I grew up rich; I just didn’t know it at the time.
My father grew up in a single-parent household. He and his mother were poor. For my father, provision was a great way to show love. He figured that if he could give his family what he never had, he’d be a pretty successful dad. So he worked long and hard to make sure we had every opportunity a family could have. For that I’m very grateful. I’ve never known what it is to want or lack for anything, not even close. In reality, I lived a very cushy life growing up: ski trips at Christmas and spring break, my own bedroom and bathroom in a nice house in an affluent part of town, long family trips in the summer, new clothes, new cars, a summer house on the lake, complete with ski boat, and world-class educational opportunities. I don’t think these things spoiled me, but I do believe they numbed me to the reality of how people live who aren’t so financially favored.
I graduated from college, went on to graduate school, and then became a pastor without ever really coming face-to-face with poverty or suffering. But God would soon change that.
In the summer of 2002, I took a much-needed sabbatical from my job as a pastor. My church was gracious enough to give me eight weeks off and my wife was gracious enough to allow me to spend much of that time hiking in the Rockies with our son. We spent several weeks climbing fourteen-thousand-foot mountains in Colorado. In the next-to-last week of my break, I agreed to accompany my daughter and several other kids in our student ministry to Reynosa, Mexico, with a ministry called Mission Discovery.
Mission Discovery is a Nashville-based ministry that builds homes for the impoverished and supports orphanages in Mexico, Africa, Jamaica, the Dominican Republic, Haiti, and the United States. Our job was to build a small one-room home (it’s about the size of a small storage shed that you might have in your backyard, without electricity or running water) for a family.
Reynosa is just south of the Texas/ Mexico border and is the final stop for thousands of families trying to work their way north into the United States. Because most of them are unable or unwilling to enter the United States illegally, and because most are desperately poor, they are forced to create makeshift shelters out of anything they can find. Some families or groups of families live in those pitiful dwellings for years. It’s hard to imagine, but the little cubicles we build for these people improve their living conditions exponentially.
This is embarrassing to admit, but that trip was my first real missions experience. I was a church leader and had been a Christian for over thirty years, but I had never personally been involved in any form of missions. As a result, I really didn’t know what to expect and I certainly wasn’t looking forward to the trip. I was going to support my daughter and our student ministry, not because I had any sense of responsibility to serve the people in Reynosa.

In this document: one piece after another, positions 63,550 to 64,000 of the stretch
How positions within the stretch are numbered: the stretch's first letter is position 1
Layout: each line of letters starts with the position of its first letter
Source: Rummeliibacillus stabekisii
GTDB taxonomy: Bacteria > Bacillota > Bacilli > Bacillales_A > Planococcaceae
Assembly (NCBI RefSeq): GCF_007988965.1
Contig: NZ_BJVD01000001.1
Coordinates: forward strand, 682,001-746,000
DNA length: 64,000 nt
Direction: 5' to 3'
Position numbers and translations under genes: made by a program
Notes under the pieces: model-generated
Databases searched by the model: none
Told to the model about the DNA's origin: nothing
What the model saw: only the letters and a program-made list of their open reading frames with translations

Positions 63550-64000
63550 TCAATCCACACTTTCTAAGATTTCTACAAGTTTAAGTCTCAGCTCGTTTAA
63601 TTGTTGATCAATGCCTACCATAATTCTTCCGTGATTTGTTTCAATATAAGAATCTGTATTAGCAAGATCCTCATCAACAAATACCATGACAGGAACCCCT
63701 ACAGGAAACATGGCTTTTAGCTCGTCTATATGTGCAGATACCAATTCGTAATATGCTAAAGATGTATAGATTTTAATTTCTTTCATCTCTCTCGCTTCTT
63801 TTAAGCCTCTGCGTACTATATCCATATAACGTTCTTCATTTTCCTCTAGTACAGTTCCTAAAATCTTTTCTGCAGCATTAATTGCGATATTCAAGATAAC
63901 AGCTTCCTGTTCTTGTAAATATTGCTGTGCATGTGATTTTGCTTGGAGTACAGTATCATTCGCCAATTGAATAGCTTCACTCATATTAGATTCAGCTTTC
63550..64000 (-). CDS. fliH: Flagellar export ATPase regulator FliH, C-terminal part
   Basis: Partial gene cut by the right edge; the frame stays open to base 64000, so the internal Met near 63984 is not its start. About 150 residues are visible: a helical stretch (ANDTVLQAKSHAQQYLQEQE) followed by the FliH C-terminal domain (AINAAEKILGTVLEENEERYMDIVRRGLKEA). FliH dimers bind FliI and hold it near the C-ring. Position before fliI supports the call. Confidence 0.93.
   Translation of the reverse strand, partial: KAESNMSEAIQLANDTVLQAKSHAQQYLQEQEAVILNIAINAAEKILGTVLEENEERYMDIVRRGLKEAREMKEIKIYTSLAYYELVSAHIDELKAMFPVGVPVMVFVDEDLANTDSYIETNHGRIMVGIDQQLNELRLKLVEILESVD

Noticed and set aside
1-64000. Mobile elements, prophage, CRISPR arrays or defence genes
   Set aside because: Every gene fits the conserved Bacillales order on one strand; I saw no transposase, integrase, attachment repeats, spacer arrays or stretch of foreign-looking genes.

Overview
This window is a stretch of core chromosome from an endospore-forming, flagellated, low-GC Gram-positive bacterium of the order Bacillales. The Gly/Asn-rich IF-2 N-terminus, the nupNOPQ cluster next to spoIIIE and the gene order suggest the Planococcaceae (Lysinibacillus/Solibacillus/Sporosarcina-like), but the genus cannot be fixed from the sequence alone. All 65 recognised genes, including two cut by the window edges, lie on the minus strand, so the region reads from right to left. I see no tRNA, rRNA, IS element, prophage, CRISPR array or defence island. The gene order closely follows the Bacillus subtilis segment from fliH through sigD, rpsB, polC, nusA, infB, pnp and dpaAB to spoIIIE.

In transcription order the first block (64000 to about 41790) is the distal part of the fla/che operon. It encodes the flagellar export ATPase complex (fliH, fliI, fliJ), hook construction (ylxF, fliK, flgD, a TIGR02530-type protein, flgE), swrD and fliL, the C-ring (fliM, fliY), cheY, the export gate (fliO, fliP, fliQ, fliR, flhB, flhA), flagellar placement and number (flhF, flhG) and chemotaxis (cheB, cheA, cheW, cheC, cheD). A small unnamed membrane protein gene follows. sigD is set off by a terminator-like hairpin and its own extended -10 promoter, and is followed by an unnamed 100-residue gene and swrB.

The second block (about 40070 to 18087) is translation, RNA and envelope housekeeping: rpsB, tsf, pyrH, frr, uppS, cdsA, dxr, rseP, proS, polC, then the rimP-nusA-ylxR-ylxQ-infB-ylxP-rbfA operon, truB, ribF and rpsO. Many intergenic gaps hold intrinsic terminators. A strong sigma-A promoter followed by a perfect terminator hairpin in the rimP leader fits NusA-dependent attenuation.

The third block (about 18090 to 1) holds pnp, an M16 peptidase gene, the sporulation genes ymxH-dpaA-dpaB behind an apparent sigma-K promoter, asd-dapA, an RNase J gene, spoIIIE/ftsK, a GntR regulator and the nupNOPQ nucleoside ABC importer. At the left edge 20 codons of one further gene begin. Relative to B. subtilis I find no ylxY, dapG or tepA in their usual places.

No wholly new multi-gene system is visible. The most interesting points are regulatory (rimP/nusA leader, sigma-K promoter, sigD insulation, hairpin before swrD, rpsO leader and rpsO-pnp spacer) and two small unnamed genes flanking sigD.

In short, I got ambushed. It was without question the best week of my sabbatical. Don’t get me wrong; this was no easy or restful week. The temperatures were well over a hundred degrees each day on the work site, and we had to drive over an hour each way, including crossing the United States/ Mexico border just to get there. But what I saw, heard, smelled, and felt changed me. It broke me and marked me for the rest of my life. I had never before looked directly into the face of poverty. I had never stared into the eyes of a widow who was uncertain if she could feed her kids the next day. I had never seen children running about and playing in the dirt roads of the colonia in their underwear, simply because they had no other clothing.
I had never seen a special needs child roaming the streets alone like an abandoned pet because her parents could no longer care for her. And I had never seen men, stripped of all sense of dignity and self-worth because of the generational ravages of poverty, use drinking and sex (actually rape would be a better word) as a means of passing the time. I had never seen any of that before. What I saw made me angry. That’s a common emotion for many people who experience poverty for the first time.
I got mad and was even a little ashamed of how I’d lived with such wealth and such waste. I probably throw away more food in a year than some of those people will consume in a lifetime. I was mad at the disparity that existed between them and me. Here they were, just a few hours’ drive from my back door, and yet our worlds couldn’t have been farther apart. What do we do with that? How do I justify the inequity? Should I feel guilty because I was blessed to be born in the United States where life and opportunities are so much different from theirs? And where was God in all this? How could he sit quietly by while so many people suffered just a few hours away from so many who had so much? I didn’t have the answers to these troubling questions, and I ended up just being angry and frustrated. But if I’m honest, my anger isn’t what marked me the most. It was the joy of the people whom we served. Rarely in my life had I seen such high levels of passion for Christ and sheer, unadulterated joy. Many of these people had deep, profound relationships with Jesus.
They didn’t feel overlooked or abandoned by him. That’s what got me the most. In the face of such terrible living conditions and such chronic suffering, they had levels of faith that humbled me. There I was, the rich gringo who was there to help them, and yet I was the one who felt poor. I was the one who didn’t seem to get it. From an earthly, material standpoint, I had everything and they had nothing. But from the standpoint of God’s kingdom, they had something I envied and desperately needed. They were the ones who were rich. That’s when I began my journey toward enough.